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Jet-skis and motorboats are posing a major threat to whales and dolphins, conservationists have warned.
Disturbances to marine wildlife in Cornwall have tripled since 2014, The Wildlife Trusts said in its annual marine review.
Warning of a rise in the number of jet-skis and motorboats, the charity said a bottlenose dolphin washed up dead in Ireland in September with injuries suggesting it had been struck by a boat.
In Cornish waters alone marine wildlife disturbances have gone from 105 in 2014 to 371 last year.
Climate change is believed to be sending whales, dolphins and porpoises further afield than usual.
This year, two orcas were spotted off the Cornish coast – the furthest south they had been seen in more than half a century.
Volunteers with the dead dolphin mother and calf which were washed up on Godrevy beach near St Ives, Cornwall, in 2018
Danielle Clifford, marine conservation officer at The Wildlife Trusts, said: ‘It’s great to see so many people enjoying our coastlines, but it’s critical that doesn’t come at a cost to wildlife.
‘Whales, dolphins, porpoises and sharks are highly intelligent animals and vessels can unintentionally disturb, hit and injure them.’
Interest in marine wildlife has soared in recent years, thanks to the enduring appeal of the BBC’s Blue Planet and the fame of whales like ‘Benny the Beluga’, which visited Kent, or ‘Minnie’, the minke whale which stranded in the Thames this year.
But this year The Wildlife Trust of South and West Wales witnessed a seal pup being abandoned by its mother after people were seen taking selfies with the pup.
The whale-watching craze has been fuelled by growing sightings of majestic humpback whales, described in the Wildlife Trusts’ marine review.
In the three years to the end of 2021, the Cornish Wildlife Trust recorded sightings of 75 humpback whales, new figures show.
In 2017 and 2018, only one humpback each year were seen, with the creatures having benefited from the commercial whaling ban of 1986 and large shoals of the sardines they eat.
White-beaked dolphins were seen off Essex for the first time in more than 20 years, appearing in the Blackwater estuary this April, despite ordinarily being found in the subarctic waters of the North Atlantic.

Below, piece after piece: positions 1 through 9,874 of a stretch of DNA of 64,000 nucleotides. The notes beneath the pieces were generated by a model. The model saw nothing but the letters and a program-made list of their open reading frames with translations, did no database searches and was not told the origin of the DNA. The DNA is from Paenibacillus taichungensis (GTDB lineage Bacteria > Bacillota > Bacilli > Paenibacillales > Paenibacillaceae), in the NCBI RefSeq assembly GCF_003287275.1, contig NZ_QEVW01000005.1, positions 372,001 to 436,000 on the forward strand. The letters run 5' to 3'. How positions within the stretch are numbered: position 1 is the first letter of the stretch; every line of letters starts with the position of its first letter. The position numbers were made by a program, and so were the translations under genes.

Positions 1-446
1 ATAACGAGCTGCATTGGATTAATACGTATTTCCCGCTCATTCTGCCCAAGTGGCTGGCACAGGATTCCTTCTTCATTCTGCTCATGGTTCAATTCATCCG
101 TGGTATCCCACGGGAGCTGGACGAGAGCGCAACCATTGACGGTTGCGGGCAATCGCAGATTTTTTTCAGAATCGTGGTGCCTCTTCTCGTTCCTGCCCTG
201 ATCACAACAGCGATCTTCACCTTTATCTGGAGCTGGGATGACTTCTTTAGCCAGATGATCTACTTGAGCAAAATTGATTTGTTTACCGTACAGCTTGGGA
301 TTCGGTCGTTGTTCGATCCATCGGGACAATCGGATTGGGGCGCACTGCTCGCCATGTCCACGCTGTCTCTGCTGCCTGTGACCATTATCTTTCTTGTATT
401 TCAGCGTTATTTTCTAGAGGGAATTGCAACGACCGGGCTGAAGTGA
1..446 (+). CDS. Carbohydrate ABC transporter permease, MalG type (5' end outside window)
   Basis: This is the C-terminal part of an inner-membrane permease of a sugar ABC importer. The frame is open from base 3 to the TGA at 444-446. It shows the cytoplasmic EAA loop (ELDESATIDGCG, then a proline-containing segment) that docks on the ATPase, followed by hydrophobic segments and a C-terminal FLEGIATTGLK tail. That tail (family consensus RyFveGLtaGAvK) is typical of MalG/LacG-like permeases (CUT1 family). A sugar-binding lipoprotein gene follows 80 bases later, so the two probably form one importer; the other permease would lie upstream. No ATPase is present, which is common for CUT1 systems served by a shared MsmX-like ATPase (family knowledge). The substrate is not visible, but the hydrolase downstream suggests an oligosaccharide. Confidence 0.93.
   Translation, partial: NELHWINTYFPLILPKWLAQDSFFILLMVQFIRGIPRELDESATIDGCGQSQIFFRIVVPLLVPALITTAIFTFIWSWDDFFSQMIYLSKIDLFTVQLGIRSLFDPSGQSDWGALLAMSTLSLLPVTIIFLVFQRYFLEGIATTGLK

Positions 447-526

Climate change is believed to be sending whales, dolphins and porpoises – collectively known as cetaceans – further afield than usual, with two bottlenose dolphins first recorded in Scotland’s Moray Firth in 2009 now living in Weymouth Bay, Dorset.
An orca spotted from Minnack Theatre in Cornwall. This year, two orcas were spotted off the Cornish coast – the furthest south they had been seen in more than half a century
However conservationists warn humpbacks, also seen this year off the coast of Northumberland, Pembrokeshire and in the Firth of Forth, face challenges from noise pollution and large boats at sea.
In July, a young, emaciated humpback whale with visible injuries on its tail temporarily halted the Great Britain Sail Grand Prix.
The marine review outlines wildlife winners and losers of 2021, including the Arctic walrus nicknamed Wally, which found instant stardom after travelling thousands of miles to the UK, but represented a worrying sign of climate change.
An investigation is ongoing into ‘apocalyptic’ scenes of thousands of dead crabs, lobsters, and birds including guillemots and razorbills which were found washed up on the Northumberland and Scottish coasts this year.
But happier wildlife news includes a pair of puffins seen on the Isle of Man for the first time in more than 30 years.
Source: Daily Mail